Napoleon Bonaparte was an interesting wee fella but he made some fair points. The following is attributed to him:
An army’s effectiveness depends on its size, training, experience, and morale, and morale is worth more than any of the other factors combined.
As Jane Austen once said, ‘you can’t trust everything you read on the internet’ but, in a sense, it doesn’t matter whether Bonaparte uttered those words or not. Whoever penned them knew something about warfare. When an army loses hope, they don’t fight so well, no matter how good their weapons or how competent their generals.
What has this to do with the price of baked beans (apart from the fact that food is good for morale)? Very few of us are in the armed forces nor have the inclination to be, but we are all fighting a war whether we like it or not. Everyone ever born was born into this war and no one is neutral.
Welcome, my friends, to life in a Fallen world.
We, as believers, are on the winning side. We’re still scrapping with the world, the flesh, and the devil, but we know that the victory is ours and that keeps us going.
Or does it?
In the UK, it feels like we are reduced to pockets of resistance here and there, we’re holding out and battling on and it can feel pretty disheartening at times. So much so that I wonder if many of us (myself included) find ourselves fighting this war as functional atheists. We keep going because we are commanded to and because life is only found in Christ, but our hope is distant and faint and our morale is flagging.
When we lose hope, we lose hold of the ground we have gained. With this in mind, it’s important to know what we are meant to be hoping in.
To understand our hope and why it matters, we need to understand how the war began, who the two sides are, and how it will end.
Back in the beginning, God created all things but at some point, one of his angels (by the name of Lucifer) rebelled. He wanted to be equal with God and God cast him and his followers out of heaven (you can read about it in Isaiah 14.12-15; 2 Peter 2.4; Jude 1.6). In the meantime, the pinnacle of creation, mankind, were living in the garden God had given them. They had only one rule: don’t eat the fruit from one particular tree.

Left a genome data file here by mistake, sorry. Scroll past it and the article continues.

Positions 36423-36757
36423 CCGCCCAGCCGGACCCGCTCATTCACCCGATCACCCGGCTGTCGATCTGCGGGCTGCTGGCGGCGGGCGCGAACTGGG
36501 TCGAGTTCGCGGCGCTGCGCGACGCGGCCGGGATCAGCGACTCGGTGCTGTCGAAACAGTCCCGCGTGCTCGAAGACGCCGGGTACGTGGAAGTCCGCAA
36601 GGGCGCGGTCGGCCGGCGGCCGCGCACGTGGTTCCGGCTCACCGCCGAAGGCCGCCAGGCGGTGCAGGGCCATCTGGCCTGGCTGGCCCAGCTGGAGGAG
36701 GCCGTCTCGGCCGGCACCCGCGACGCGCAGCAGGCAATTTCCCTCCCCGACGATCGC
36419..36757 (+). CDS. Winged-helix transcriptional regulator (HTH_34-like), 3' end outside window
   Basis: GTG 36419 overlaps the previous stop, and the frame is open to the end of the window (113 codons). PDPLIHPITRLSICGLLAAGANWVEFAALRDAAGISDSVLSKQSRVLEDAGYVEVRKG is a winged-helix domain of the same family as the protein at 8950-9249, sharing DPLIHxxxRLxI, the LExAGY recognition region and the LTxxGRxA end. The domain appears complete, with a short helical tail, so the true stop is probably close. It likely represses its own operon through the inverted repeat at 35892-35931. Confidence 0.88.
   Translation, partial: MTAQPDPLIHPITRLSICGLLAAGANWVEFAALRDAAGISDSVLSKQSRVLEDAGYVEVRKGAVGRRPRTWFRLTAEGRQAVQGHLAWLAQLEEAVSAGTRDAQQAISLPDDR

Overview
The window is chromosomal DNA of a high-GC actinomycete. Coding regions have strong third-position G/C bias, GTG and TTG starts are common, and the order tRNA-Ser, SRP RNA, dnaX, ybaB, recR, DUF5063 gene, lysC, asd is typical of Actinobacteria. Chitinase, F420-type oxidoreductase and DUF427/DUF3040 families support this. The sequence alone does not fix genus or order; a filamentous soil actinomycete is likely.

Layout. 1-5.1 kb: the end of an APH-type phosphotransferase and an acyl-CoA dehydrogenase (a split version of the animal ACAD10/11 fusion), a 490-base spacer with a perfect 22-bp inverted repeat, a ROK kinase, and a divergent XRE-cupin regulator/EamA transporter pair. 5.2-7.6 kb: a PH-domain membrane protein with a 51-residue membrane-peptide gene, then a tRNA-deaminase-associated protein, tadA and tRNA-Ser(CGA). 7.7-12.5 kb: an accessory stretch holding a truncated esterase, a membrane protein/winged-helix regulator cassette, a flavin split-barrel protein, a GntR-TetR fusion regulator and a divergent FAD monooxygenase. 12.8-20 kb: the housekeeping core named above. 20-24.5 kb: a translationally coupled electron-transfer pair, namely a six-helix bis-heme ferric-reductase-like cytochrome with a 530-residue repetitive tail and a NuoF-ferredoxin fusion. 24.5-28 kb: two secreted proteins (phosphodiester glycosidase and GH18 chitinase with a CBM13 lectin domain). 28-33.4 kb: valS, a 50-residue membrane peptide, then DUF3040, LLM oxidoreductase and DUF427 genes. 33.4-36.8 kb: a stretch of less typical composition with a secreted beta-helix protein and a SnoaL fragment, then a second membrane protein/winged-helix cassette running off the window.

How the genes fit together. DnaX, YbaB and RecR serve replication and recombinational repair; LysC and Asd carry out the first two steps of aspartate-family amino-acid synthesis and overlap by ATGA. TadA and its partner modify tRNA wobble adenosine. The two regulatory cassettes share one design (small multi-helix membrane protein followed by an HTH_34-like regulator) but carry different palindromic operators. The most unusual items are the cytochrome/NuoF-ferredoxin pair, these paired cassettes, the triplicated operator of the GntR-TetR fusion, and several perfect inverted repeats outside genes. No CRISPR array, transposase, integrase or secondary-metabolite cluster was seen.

Lucifer persuaded them to break that rule and sin entered the world, severing the relationship between God and man. They were under his wrath and judgement from then on, every one of them, every one of them was born with a heart that rebelled against God and there was nothing to be done about their sinful state. Like Lucifer, they’d wanted to be equal with God and they were cast out of his presence for their disobedience to him.
So the war began, on one hand, the righteous, holy, perfect God and on the other, all those created beings who rebel against his rule. No one is neutral. God, being Holy, cannot stand the presence of sin and we are born on the side of rebellion and love every sinful moment of it.
It all seems pretty grim really, Lucifer declaring war on God and dragging the whole of humanity down with him, just to spite his Maker.
But God had a plan for all of this before he even created anything. The only way to rescue us was a life for a life. But it couldn’t be any old life, it had to be perfect and sinless if it was to be sufficient for our sins — and it had to be human.
The answer was simple but astounding: God himself became a man and lived a perfect life in our place then allowed himself to be executed in our place. If ever there was a climax to the story of world history, this was it. The Son of God, fully man and fully God, having lived a sinless life, wholly innocent, then took on all our sin and bore the entirety of God’s wrath and punishment. He drank it up until it was completely exhausted.
And he died.
I guess the world stood in stunned silence for a moment, I can’t imagine any other reaction. The God-man was. . .dead. Those rebels against God’s law had actually done it, they’d killed him. The tables had turned and they had victory. . . right?
Jesus was not careless, he didn’t lose his life, he laid it down. The chains of death could never hope to hold him and three days later, he took up his life again and walked right out of the grave.
If you thought his death was jaw-dropping, there’s no word for his resurrection. On that first Easter morning, the victory was won over sin, over death, over hell. The outcome of this history-long war was irrevocably sealed. Christ is king. He rescued his people from the wrath of God and the punishment of sin and brought them into the kingdom by his grace.
And here we are. The battle goes on but we are wholly secure in Christ as believers and no one can steal us from him. The universe is his and he is ruling even now.